Stepparents are frequently a source of love, emotional and financial support in the lives of children. Unfortunately, following divorce or separation, these important relationships are often overlooked; leaving both the child and stepparent facing great uncertainty as to their continued roles in each other's lives.
Fortunately, Tennessee law recognizes the importance of these relationships and gives stepparents a vehicle by which they can seek court-ordered parenting time with their current or former stepchildren. Specifically, T.C.A. 36-6-603 provides that stepparents or former stepparents may petition the court for specific visitation under the following circumstances: a) the parent to whom the stepparent was married is now deceased; b) the child's parent and the stepparent are divorced or are in the process of seeking a divorce; c) the location of the child's parent to whom the stepparent is married is unknown; d) the court of another state has ordered visitation between the child and the stepparent; e) the child and the stepparent maintained a significant relationship for a substantial period of time, that relationship has been severed or reduced by the other parent, and loss of the relationship is likely to cause substantial harm to the child; or f) there has been an unreasonable denial of visitation by the parent and the denial has caused the child severe harm.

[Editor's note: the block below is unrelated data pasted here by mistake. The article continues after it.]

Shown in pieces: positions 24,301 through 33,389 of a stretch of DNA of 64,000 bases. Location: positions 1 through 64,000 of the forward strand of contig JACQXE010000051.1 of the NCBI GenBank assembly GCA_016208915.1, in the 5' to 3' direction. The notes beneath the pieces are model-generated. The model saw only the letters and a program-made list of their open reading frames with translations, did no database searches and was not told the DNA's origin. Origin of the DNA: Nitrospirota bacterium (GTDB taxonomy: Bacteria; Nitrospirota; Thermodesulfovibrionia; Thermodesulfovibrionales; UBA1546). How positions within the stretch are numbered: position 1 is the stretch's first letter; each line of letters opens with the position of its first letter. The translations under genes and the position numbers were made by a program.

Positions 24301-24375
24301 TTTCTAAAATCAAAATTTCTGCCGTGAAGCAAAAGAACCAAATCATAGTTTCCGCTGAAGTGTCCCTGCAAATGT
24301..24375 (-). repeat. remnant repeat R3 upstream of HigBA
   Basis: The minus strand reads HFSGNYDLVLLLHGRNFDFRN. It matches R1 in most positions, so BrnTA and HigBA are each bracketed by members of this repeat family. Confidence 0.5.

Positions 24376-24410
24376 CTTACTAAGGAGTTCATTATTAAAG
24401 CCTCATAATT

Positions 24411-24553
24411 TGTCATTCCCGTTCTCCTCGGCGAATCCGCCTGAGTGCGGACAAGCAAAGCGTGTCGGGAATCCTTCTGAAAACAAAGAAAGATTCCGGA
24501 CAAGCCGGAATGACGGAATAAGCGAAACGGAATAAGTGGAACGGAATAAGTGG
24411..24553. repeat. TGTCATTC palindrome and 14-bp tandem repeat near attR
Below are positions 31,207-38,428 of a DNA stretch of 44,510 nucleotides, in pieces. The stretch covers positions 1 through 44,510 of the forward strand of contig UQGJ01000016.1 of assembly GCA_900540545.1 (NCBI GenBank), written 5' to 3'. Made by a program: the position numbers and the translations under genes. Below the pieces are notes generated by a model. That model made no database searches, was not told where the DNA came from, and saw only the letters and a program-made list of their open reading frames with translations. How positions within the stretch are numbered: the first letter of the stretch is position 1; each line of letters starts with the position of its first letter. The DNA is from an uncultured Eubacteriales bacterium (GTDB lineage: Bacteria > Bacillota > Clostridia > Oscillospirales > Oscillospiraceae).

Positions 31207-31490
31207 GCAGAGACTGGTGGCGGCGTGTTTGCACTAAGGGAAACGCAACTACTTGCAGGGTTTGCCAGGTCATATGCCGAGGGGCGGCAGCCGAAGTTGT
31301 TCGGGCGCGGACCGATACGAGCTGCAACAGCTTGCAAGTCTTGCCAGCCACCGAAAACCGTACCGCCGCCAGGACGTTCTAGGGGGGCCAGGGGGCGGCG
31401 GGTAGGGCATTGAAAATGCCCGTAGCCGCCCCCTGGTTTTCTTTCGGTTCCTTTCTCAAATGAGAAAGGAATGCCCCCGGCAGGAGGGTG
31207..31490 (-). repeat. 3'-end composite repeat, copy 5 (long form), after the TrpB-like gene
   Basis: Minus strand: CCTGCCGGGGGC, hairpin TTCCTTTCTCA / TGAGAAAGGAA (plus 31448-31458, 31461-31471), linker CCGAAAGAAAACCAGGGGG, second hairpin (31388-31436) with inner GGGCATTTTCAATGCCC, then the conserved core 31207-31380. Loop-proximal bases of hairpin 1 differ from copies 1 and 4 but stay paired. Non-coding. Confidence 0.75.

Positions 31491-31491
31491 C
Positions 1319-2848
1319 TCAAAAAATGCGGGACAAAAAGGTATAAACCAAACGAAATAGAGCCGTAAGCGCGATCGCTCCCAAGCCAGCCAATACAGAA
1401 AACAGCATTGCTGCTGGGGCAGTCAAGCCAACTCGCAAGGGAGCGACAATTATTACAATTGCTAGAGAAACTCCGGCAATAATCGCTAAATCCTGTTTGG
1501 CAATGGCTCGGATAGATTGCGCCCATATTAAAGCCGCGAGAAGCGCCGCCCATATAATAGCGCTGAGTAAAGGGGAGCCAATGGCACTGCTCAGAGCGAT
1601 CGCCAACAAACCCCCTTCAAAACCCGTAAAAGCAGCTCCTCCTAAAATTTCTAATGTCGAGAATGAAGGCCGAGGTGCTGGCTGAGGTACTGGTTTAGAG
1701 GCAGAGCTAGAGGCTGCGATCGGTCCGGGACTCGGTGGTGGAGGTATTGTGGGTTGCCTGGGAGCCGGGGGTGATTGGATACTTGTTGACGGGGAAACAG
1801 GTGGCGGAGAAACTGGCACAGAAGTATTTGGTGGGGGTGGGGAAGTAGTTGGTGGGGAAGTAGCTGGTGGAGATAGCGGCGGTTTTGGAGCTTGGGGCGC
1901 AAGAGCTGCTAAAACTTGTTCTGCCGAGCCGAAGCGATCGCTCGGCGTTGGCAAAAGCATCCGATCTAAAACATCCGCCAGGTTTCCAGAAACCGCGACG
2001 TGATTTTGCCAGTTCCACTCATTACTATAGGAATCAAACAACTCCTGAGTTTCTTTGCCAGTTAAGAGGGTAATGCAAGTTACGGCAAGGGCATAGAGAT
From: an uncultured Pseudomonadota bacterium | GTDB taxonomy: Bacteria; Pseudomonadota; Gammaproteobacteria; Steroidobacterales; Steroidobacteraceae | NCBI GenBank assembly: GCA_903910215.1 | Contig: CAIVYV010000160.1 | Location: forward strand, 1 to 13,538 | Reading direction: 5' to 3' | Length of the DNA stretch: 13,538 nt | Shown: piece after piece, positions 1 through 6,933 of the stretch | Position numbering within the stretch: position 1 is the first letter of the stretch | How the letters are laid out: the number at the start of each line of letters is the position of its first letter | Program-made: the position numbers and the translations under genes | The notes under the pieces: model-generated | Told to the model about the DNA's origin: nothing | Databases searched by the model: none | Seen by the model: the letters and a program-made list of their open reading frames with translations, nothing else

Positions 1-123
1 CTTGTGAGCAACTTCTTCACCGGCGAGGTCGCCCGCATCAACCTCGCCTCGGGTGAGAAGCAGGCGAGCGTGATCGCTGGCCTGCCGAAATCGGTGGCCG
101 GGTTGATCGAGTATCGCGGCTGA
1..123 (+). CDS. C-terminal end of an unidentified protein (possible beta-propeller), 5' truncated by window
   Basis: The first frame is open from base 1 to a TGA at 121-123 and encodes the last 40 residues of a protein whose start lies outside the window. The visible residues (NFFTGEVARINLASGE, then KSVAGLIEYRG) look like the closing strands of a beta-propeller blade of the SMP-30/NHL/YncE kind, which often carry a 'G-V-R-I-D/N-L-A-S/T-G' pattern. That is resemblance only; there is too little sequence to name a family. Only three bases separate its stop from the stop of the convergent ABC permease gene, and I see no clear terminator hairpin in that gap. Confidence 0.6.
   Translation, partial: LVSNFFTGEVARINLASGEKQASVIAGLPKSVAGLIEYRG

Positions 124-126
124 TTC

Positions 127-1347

Once the stepparent has proven the existence of at least one (1) of the six (6) circumstances set forth above, the Court then must determine whether there is a risk of substantial mental, emotional, or physical harm to the child if the requested visitation is not permitted. If that question is answered in the affirmative, the Court then determines whether stepparent visitation is in the best interests of the child based upon a number of specific factors.
Stepparents bear the burden of proving that a parent's decisions concerning whether to allow visitation will cause substantial harm to a child, and stepparent visitation cases often involve complicated legal issues which may prove difficult for a layperson to successfully present to the Court. We understand both sides of this important issue and are here to advise parents and stepparents through difficult times.